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HAYS et al. v. MCGINNESS et al.
Injunction. Before Judge McClure. Catoosa Superior Court. August 6, 1951.
ATKINSON, Presiding Justice.
A sale of land will not be vitiated by false representations of the seller as to the quality or condition of the land, where the purchaser had sufficient opportunity to examine the subject of the representations but made no examination or investigation, and was not prevented from so doing by any artifice of the seller; and where, as here, the representations relate to the volume of water in a well and its daily flow, the purchasers will not be heard to complain, as they were wilfully negligent in not exercising the slightest diligence to ascertain this question themselves, nor do they allege that they were prevented from doing so by any artifice of the seller.
Richard H. McGinness and his wife, Sylvia D. McGinness, filed a petition in equity against D. L. Hays and his wife, Beatrice B. Hays, to enjoin a sale of a house and lot and thirteen acres of land then being advertised under a power contained in a security deed given to secure a balance on the purchase price.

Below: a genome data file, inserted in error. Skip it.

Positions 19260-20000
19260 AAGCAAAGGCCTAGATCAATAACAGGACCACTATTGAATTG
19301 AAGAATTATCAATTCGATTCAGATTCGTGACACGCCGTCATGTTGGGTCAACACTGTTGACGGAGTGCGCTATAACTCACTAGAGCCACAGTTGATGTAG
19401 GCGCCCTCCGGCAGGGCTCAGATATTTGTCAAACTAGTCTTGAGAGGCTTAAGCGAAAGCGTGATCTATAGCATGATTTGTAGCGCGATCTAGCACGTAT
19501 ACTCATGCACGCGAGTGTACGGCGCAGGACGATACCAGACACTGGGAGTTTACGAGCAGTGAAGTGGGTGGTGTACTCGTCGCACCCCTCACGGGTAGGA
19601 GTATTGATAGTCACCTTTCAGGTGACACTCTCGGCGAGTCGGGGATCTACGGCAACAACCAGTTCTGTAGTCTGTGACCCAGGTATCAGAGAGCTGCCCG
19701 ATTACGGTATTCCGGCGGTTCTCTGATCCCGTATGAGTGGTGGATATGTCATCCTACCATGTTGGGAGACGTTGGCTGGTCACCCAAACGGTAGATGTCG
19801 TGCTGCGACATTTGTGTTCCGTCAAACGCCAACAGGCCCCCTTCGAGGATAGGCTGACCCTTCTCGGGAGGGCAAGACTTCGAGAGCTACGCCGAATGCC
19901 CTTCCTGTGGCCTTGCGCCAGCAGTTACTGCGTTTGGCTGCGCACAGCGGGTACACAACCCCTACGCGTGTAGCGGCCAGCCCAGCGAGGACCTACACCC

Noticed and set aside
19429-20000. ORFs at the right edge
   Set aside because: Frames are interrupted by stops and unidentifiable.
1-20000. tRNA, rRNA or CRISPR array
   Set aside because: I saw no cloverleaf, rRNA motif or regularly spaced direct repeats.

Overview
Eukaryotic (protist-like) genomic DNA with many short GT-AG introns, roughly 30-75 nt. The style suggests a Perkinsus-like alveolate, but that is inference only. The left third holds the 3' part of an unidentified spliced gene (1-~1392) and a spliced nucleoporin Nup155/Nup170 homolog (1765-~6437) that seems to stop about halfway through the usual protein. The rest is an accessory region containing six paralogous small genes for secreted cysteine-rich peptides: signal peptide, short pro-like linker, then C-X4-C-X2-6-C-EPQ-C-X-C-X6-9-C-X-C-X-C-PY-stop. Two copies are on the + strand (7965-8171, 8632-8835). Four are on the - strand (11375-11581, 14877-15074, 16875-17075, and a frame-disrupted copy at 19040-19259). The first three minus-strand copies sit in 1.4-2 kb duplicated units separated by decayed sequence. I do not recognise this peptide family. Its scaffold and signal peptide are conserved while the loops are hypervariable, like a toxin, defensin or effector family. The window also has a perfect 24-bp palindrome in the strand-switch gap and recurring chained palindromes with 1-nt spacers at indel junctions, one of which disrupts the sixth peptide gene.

The plaintiffs sought to set the deed aside on the ground of fraud, in that the defendants fraudulently and knowingly misrepresented the sufficiency of the water supply of the well on the premises. The specific allegations as to fraud will be set out in the opinion.
The plaintiffs alleged that the consideration for the sale was $5000, and the actual value of the property was $3750; that, after making a cash payment, they executed a note for the balance of $886.38, upon which $16.67 was paid. They alleged damage of $1250, being the difference between the actual value and the sale price, and they seek judgment for the difference between the actual value of the property and the amount paid and agreed to be paid, to wit, $380.29.
The prayers were for process, injunction; cancellation, and judgment.
General and special demurrers were interposed to the petition, and to the adverse ruling there on exceptions pendente lite were taken. On the trial the jury found in favor of the injunction and for cancellation of the security deed, but awarded no damages. On the exceptions pendente lite and to the overruling of an amended motion for new trial exceptions were taken to this court.